It’s amazing to see how the bar scene has changed since I turned 21 back in ::counts on my fingers and toes:: 2004. There were only a couple of ‘cool’ places to go and none of them were in my neck of the woods, so we’d have to go to the northside of OKC to meet other young, like-minded people our age.
One of those places was The Sidecar. Located next to the Hi-Lo in what is now the Barmuda Triangle, it was a tiny, hip, grungy spot with a patio and $1.50 widemouthed bottles of Mickey’s. In 2006, something would happen there that would change the OKC scene forever: Robotic Wednesdays.
A ragtag group of local DJs decided to start throwing weekly dance parties. These were the days before all the giant EDM festivals that dominate the dance scene now. They were mostly spinning electroclash, which was a kind of fusion of punk rock and dance music. It was also the Myspace era when everyone had weird chunky hair that was dyed black with bleached tips.
The parties grew to where Robotic Wednesdays needed a different venue, so they moved to the Electro Lounge, which was at the original S&B’s location. S&B’s would be slinging burgers all day, and then at night shift into a bar. It was always a bit weird because you’d be dancing and partying and then leave smelling like a grease trap, but there wasn’t much else to do.
In 2009, Robotic Wednesdays moved to Kamps and that’s where it seems like things got really wild. They threw a lot of theme parties where the kids would show up in costumes and get berserk on vodka and Red Bulls, sweaty young people on the dancefloor raging out.
Twenty-somethings keep odd hours. They’re either in school, or have service industry jobs that aren’t a normal 9-5 schedule, so having something fun to do in the middle of the week is key. For a lot of people growing up then, Robotic Wednesdays was a way to get out on your night off from waiting tables, mingle and be social, maybe find a hook-up, and get your energy out by having some drinks and dancing with your friends.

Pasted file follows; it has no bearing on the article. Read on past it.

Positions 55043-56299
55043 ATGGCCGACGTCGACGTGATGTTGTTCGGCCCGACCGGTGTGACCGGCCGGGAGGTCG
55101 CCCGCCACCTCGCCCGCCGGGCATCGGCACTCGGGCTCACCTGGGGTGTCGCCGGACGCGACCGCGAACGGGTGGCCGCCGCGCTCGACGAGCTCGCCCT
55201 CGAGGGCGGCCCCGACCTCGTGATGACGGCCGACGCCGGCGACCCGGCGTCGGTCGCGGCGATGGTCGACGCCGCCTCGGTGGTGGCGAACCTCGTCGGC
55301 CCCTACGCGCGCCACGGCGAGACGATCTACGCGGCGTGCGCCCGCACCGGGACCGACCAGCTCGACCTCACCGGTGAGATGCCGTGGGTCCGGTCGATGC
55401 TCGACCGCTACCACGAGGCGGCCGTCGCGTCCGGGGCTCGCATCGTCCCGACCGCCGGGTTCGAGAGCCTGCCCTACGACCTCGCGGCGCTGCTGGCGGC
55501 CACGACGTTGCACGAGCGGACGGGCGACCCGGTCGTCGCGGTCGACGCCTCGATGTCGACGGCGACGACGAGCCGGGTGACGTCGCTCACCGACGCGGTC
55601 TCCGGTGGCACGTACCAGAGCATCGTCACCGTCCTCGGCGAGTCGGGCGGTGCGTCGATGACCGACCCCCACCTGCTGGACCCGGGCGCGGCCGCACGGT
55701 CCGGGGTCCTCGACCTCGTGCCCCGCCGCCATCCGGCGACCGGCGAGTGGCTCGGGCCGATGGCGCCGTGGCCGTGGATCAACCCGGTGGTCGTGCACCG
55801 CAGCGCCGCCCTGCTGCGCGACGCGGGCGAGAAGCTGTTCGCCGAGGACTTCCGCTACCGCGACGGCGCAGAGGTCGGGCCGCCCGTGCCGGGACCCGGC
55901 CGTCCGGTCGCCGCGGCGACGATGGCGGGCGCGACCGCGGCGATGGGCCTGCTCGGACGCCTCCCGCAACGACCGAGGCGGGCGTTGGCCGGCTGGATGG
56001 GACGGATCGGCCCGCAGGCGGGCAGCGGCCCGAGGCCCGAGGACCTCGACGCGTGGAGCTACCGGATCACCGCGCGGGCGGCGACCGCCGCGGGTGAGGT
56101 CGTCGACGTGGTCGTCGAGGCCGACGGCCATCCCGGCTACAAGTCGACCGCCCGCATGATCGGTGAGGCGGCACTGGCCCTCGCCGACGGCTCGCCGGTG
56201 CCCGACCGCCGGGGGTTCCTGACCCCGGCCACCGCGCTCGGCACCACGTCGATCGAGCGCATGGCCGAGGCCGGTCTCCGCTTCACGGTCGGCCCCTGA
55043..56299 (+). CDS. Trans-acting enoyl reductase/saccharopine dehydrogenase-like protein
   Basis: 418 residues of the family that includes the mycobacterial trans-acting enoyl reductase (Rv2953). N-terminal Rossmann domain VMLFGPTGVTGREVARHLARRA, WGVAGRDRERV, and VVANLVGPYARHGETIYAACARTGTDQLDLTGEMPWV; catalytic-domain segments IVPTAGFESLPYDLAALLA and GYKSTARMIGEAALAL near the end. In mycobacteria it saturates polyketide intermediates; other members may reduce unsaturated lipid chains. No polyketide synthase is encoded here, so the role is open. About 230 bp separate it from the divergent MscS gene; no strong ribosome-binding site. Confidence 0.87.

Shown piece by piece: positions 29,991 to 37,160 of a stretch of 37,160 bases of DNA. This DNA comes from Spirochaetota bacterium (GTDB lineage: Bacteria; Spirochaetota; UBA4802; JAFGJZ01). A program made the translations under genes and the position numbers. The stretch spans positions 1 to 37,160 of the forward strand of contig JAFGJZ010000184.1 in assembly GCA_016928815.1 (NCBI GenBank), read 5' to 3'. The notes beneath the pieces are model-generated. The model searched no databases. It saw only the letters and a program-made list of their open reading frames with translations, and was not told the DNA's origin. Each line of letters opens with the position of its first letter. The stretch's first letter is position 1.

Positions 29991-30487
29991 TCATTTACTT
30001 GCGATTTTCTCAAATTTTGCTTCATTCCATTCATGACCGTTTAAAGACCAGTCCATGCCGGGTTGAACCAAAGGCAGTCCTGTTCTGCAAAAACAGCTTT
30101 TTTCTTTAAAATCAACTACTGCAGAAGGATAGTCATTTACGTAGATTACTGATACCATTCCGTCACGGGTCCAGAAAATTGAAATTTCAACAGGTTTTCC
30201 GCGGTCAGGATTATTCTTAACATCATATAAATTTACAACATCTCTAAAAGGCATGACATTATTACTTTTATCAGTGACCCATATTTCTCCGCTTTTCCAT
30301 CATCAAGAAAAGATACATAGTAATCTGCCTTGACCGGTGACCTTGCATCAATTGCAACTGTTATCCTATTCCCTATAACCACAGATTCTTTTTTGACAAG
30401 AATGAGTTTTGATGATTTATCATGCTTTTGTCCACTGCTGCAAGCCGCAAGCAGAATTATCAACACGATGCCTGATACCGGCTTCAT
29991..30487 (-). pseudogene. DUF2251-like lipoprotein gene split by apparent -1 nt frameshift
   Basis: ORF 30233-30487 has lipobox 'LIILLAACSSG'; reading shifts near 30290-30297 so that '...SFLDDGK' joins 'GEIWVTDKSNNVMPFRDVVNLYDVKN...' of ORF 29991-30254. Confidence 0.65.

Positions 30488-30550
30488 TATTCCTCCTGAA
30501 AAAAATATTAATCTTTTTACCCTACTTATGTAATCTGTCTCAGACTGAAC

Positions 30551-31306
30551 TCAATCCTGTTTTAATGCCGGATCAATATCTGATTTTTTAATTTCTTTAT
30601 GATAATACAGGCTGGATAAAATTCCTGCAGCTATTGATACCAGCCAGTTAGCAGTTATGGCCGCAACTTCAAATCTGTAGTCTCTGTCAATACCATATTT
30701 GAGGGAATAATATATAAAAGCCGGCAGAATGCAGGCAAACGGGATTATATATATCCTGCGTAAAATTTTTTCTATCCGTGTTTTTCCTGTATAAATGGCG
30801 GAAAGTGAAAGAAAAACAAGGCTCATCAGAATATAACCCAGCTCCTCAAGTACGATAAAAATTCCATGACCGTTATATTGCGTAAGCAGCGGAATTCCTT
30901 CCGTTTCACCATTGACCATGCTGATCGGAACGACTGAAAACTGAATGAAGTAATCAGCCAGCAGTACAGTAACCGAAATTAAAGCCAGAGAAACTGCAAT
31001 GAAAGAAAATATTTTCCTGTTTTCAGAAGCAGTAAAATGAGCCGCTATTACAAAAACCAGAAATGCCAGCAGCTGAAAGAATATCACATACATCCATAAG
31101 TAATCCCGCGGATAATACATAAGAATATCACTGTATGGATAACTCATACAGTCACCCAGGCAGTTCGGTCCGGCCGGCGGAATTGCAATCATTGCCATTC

After a ten and a half year run, Kamps turned into La Brasa, and the vibe of the restaurant made it difficult to sustain insane and messy dance parties. The promoters were also just getting exhausted from doing it for so long and wanted to pass the torch to the next generation. That was the end of Robotic Wednesdays.
There’s really been nothing like it since, but it’s no doubt made an impact on Oklahoma City. People have made a lot of memories (and a lot of blackouts) going out and having a good time with them. If you’ve got any memories (or blackouts) of Robotic Wednesdays, share them in the comments.
Special thanks to Bryan Peace and Katie Wicks for helping me with some of the details on this story.